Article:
The best thing to do, ever day list 10 people you would like to network with. Come up with 10 ideas for them and send to them for free and say, can I buy you a coffee? This:

–          Shows people you are thinking about their concerns perhaps more than their own

–          That interaction with you can make them money

–          Can get them a free coffee

I think roughly one out of ten will answer depending on who they are and the quality of the ideas. I think it will also grab you a higher caliber of network than a generic ad campaign will (not saying that bgin2end’s campaign is generic since I haven’t seen it but I think most campaigns are generic in order to hit a wide audience). You can call this “personalized networking” in that it’s like “personalized medicine”. Medicine that works based on a person’s unique DNA.



cseidholz  asks: mood-altering drugs (a la depression meds, etc.) – yay or nay? if nay then what?

ANSWER: Several issues: One is that clinical depression is a real physical disease and does require drugs. However, there is a severe problem.

“Depression” is a very loose, umbrella term. Does it mean “anxiety”? Or “eatingdisorder”? Or “post-traumatic stress syndrome?” Or ADD, ADHD, traditional clinical depression, etc.

And for each one of these things (and a dozen more) a different drug works and the rest of the drugs DON’T work and can, in fact, make you worse. For instance, some anti-depressants can make you feel suicidal if you are not technically depressed.

On average it takes eight years for a depressed patient to discover which drug works for them. There have been various tests that have shown this.

I’m biased on this topic because  I’m invested in a company that solves this problem (so have learned a lot of the problems in the industry), CNS Response. They have 10,000 EEGs in a database. Each of the 10,000 is of a patient who was successfully diagnosed and treated.

Then, with a new patient, they match the new patient’s EEG with the database to determine the right treatment. It’s remarkably effective according to statistical tests done.



@KarimGuessous asked what is my stance on Occupy Wall Street


ANSWER: I thnk a lot of people, including myself, have been badly hurt by the financial crisis that occurred in 2007-9 but really began in 2000-2002 and can be argued, began much earlier.


The problem is this: I used to live right on Wall Street. So I know the people who actually work there. Many of those people lost their jobs, their pensions, their homes, their savings, their 401ks, etc.


I hate to think now that along with all that they already lost they have to deal with thousands of people shouting at them and shoving signs in their faces as they try to get to work. A shit job they have to go to feed their families.


I understand “Wall Street” is symbolic but the reality is that “Wall Street” moved to Park Avenue between 45th and 57th Street many years ago. I used to live in the same building where JP Morgan worked (it got converted to rentals). Now Jami Dimon, the CEO of JP Morgan works on 45th Street near Park Avenue. And the hedge funds are all in Greenwich, Connecticut. And the SEC and the Federal Reserve are in  Washington DC. Why protest in the face of hard working Americans when the real culprits who should be put on trial live and work elsewhere. I have an article about this at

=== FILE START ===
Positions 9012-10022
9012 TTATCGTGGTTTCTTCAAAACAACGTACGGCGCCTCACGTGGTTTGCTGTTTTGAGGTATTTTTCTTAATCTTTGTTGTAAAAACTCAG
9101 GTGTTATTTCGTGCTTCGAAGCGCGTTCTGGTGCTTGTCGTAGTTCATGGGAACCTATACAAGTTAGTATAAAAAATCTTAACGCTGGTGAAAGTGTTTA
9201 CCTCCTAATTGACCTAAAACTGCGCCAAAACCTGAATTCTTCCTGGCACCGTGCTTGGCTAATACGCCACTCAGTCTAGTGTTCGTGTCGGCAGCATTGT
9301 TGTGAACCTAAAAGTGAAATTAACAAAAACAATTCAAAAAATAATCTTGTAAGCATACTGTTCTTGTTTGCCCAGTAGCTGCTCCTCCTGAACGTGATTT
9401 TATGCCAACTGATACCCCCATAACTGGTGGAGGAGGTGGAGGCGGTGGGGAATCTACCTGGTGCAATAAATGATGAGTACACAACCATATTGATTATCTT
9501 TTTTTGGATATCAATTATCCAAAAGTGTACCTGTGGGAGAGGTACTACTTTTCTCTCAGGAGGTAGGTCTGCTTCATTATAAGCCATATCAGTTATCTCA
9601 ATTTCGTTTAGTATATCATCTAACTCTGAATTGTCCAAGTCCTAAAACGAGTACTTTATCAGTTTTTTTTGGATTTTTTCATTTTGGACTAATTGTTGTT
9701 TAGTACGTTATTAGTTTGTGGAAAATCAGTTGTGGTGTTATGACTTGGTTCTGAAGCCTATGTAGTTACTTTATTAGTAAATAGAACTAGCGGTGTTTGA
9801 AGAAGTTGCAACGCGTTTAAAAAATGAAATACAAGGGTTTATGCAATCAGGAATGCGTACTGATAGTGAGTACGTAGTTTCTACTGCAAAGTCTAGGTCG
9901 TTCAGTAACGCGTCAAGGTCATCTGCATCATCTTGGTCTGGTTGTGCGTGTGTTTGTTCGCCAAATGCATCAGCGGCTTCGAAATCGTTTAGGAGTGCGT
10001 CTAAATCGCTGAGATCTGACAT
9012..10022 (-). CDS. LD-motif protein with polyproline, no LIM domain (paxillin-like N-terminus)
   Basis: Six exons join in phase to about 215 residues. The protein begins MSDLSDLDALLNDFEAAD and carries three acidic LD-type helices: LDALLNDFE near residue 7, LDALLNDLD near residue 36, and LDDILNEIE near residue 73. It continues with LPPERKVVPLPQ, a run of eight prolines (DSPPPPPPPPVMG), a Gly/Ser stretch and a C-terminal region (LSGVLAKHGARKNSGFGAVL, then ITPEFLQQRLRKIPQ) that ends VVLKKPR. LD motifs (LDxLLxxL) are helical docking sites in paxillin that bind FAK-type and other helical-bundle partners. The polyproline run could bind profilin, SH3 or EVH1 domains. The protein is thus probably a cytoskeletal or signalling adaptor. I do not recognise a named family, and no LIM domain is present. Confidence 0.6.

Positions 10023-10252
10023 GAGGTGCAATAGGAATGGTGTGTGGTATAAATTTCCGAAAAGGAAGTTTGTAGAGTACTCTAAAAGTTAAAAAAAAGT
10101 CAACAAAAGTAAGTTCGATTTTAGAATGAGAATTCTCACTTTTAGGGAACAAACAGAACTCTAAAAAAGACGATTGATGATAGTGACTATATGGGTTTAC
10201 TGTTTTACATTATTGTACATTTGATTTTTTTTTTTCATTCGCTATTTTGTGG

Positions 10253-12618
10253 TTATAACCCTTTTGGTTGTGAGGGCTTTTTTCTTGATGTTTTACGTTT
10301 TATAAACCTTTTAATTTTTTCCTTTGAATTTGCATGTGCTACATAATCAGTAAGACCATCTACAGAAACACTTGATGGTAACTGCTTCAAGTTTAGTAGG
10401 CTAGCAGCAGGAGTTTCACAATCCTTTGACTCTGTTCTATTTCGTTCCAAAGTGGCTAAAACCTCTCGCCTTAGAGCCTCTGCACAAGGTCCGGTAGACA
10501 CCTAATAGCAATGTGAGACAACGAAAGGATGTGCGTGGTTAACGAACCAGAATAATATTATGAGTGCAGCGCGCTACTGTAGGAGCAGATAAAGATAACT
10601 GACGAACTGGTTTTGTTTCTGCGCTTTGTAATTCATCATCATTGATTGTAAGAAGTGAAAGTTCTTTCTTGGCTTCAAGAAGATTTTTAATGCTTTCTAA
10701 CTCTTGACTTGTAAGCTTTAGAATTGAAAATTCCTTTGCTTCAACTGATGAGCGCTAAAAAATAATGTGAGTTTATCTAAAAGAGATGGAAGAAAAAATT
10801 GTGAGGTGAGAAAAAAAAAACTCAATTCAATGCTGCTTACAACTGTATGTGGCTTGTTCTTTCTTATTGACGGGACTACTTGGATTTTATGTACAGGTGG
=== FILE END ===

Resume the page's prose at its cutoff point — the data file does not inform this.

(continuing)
(why would anyone occupy Portland?)



@StockSage1 asks  who was better: Fischer or Kasparov.


ANSWER: At his peak, Fischer was better relative to his competitors than Kasparov ever was.

However, if you paired them at their respective peaks (using a time machine: then Kasparov was better). Why?

–          Training techniques improved

–          Computers enabled Kasparov to do quicker and more extensive research on any position

–          Kasparov was never mentally ill so he was able to pursue studies and play in tournaments for 25 straight years. Fischer maybe had 10 years of study.

–          Kasparov was already recognized as a young talent at the age of 9. Fischer had to work harder to get his  talent out. Kasparov also had better trainers at a young age. Fischer had none.





@ryan_a_lane asks:

What’s the best (most responsible/useful) way to keep up-to-date on what’s going on in the world?


ANSWER:  Do the opposite of what everyone else does: read nothing. Why do I need to keep updated?


I once gave a talk at a major newspaper. Afterwards several of the reporters came up to me and said, “that was totally different than how we analyze the news. We usually have no idea what to say. Like if the market goes down we say, ‘market down due to oil fears’ “. This was in 2004 that I gave this talk. It’s gotten a lot worse since then. Now themedia tries to find the most crazy thing we can be afraid of and they put that on the cover.


And there’s no news source that’s different. So today, rather than reading ANY news at all I finished off a book of short stories I was reading (“Knockemstiff”) and started reading Stephen Levy’s new book “In the Plex”. I’ve been reading Levy since his book “Hackers”. I also read some poetry by Charles Bukowski. Then I started my day.


Reading any information source for up to date news will only make one stressed, confused, UN-informed, and generally in a bad mood. So why bother?




@StealthAviator asks: How can education be improved?

ANSWER: I assume he meant education for grades 1-12. I wrote about this recently in “Shakespeare is awful, Jefferson was a Rapist, and PI is useless.”

My basic assumption is that grades 1-12 are too standardized (higher test results for many schools result in more state funding) and not individualized enough.